Egypt opposition faces reality of rising Islamist power

Officials count ballots after polls closed during the final stage of a referendum on Egypt"s new constitution (22 December 2012) A positive vote for the new constitution would be another sign of how organised and effective the Islamist movement is in the political process

It is difficult to view the results of the referendum on the draft constitution without putting them in the context of the growing influence of Islamists in politics here in Egypt.

Many of those who went out to vote did not just give their backing or voice their objection to the constitution, but also to President Mohammed Morsi and his group, the Muslim Brotherhood.

The Islamist movement and the president have put their weight behind this charter, rallying their supporters to back it.

Statements from the leader of the Muslim Brotherhood, Mohammed Badie, and Essam El Erian, acting chairman of the group's Freedom and Justice Party, have shown confidence that the vote will go their way.

If indeed the constitution passes, it is another sign of how organised and effective Islamists are in the political process.

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Many here tell you that this constitution was written 'by the Brotherhood for the Brotherhood' and not the rest of Egypt”

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There's a lot at stake here.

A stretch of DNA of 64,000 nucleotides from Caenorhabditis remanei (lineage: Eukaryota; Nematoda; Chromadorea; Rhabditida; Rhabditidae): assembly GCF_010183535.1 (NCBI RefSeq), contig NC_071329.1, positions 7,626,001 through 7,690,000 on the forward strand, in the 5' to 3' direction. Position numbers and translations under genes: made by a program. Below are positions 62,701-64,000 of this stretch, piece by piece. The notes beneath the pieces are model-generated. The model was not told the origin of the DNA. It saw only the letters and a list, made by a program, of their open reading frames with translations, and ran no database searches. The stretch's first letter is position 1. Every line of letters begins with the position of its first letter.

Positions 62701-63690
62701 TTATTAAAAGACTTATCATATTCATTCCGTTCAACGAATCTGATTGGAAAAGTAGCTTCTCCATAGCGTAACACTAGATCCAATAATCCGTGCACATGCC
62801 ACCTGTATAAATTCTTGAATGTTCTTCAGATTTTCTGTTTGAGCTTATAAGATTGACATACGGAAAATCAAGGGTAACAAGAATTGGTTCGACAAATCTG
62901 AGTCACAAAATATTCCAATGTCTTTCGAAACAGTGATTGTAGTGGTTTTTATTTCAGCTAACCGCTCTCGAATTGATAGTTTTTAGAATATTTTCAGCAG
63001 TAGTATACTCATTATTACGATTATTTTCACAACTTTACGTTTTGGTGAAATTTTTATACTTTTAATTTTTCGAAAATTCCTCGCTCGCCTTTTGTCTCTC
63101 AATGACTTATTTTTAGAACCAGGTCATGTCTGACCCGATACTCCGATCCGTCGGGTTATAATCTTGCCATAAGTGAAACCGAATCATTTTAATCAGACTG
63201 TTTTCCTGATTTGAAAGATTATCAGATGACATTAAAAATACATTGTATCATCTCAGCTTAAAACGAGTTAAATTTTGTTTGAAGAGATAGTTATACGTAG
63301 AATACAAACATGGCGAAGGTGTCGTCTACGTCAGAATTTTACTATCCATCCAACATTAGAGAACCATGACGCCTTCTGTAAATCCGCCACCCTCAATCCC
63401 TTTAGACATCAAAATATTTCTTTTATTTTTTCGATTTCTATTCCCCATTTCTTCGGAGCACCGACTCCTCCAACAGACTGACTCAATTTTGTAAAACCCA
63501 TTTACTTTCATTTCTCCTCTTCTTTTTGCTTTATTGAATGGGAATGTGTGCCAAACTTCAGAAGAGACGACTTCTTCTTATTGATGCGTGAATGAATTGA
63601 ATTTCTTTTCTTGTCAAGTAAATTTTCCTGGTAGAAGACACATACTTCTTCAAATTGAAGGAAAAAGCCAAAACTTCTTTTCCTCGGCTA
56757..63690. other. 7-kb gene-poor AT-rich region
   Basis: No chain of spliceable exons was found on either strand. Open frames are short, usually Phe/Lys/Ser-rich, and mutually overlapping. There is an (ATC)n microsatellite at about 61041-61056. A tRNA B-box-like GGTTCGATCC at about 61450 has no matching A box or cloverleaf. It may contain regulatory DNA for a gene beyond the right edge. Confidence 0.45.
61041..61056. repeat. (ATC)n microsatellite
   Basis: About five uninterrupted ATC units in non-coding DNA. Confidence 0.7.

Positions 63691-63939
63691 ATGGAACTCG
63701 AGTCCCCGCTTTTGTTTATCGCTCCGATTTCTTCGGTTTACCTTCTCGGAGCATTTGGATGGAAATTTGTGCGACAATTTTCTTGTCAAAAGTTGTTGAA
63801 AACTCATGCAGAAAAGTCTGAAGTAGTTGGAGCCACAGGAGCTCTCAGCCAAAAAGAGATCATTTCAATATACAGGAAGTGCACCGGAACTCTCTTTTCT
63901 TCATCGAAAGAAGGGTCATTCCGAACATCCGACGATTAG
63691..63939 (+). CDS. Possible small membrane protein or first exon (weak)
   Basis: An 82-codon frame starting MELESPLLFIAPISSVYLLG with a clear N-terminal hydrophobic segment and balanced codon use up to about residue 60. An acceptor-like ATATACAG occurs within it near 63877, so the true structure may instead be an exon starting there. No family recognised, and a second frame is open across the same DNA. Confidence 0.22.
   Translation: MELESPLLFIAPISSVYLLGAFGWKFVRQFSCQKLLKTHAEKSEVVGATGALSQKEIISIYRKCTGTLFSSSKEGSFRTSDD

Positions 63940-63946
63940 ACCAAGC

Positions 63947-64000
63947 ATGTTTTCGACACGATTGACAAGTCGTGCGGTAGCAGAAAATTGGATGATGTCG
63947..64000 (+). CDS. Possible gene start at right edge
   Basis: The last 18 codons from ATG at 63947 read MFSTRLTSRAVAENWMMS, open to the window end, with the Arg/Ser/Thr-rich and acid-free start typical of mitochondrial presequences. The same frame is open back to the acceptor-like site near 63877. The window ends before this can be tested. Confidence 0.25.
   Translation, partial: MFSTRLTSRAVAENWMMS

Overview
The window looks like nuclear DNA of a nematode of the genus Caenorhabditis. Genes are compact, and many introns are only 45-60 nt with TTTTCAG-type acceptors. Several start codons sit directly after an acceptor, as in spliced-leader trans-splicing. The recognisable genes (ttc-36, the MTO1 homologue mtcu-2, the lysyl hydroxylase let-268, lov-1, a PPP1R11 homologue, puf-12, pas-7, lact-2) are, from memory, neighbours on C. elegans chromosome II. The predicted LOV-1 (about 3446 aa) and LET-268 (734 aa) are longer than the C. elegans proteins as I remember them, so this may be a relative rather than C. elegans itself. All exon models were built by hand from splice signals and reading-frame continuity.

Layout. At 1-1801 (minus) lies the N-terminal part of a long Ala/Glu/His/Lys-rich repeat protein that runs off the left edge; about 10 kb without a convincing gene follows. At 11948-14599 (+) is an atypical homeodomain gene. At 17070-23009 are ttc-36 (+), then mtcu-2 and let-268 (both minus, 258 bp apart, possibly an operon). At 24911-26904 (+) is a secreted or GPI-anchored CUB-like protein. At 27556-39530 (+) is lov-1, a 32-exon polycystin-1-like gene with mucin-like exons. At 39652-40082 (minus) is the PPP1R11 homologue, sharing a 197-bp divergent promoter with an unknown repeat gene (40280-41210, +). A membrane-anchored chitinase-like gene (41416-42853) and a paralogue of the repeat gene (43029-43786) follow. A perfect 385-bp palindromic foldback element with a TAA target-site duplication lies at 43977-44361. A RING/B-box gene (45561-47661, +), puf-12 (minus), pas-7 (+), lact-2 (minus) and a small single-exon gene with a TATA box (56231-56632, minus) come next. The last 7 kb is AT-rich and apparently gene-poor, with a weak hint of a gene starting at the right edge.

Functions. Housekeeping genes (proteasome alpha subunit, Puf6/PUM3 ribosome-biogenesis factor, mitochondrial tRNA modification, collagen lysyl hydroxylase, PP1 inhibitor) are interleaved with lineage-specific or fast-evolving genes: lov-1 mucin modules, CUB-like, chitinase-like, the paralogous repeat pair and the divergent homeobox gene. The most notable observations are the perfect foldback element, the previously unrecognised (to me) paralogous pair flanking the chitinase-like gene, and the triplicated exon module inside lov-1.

This document determines Egypt's future and the relationship between Egyptians and the presidency among the other main institutions.

'Deeply polarised'

But the opposition says that, as it stands, the constitution is determining the future of the country on Islamists' terms.

The main argument for opposing the constitution is that it was written by an Islamist-dominated constituent assembly.

Many here tell you that this constitution was written "by the Brotherhood for the Brotherhood" and not the rest of Egypt.

Some of the main issues opponents of the draft constitution have are the presidential versus parliamentary powers.

Another point of contention is the role of Sharia and how it will affect social and personal freedoms and minority rights, specifically Egypt's Coptic Christian population.

But those who back it see it as a way to move Egypt towards stability.

The opposition, lead by the National Salvation Front coalition, now has to decide what the next move is going to be: whether to call for more protests, take to the courts and ask for an annulment of the charter, or sit down with president Morsi and his government to come up with an agreement.

Protesters opposing Egyptian President Mohammed Morsi at Tahrir Square in Cairo (21 December 2012) Prior to the vote, the opposition vowed to reject the draft constitution and fight for it to be scrapped

Two days before voting started on 15 December, opposition leaders had announced that whatever the outcome of the referendum, they were adamant about refusing the constitution.

They also said in the same press conference that they will do all they can to see it scrapped.

Whatever they decide to do, they will be dealing with a political reality and will have to catch up with events.

If the constitution passes, parliamentary elections will be held two months after the results.

If the last elections are any indication, Islamists will very likely do well in them.

This constitution has managed to deeply polarise the country, and it's hard to see this division going away anytime soon, no matter what the result is.

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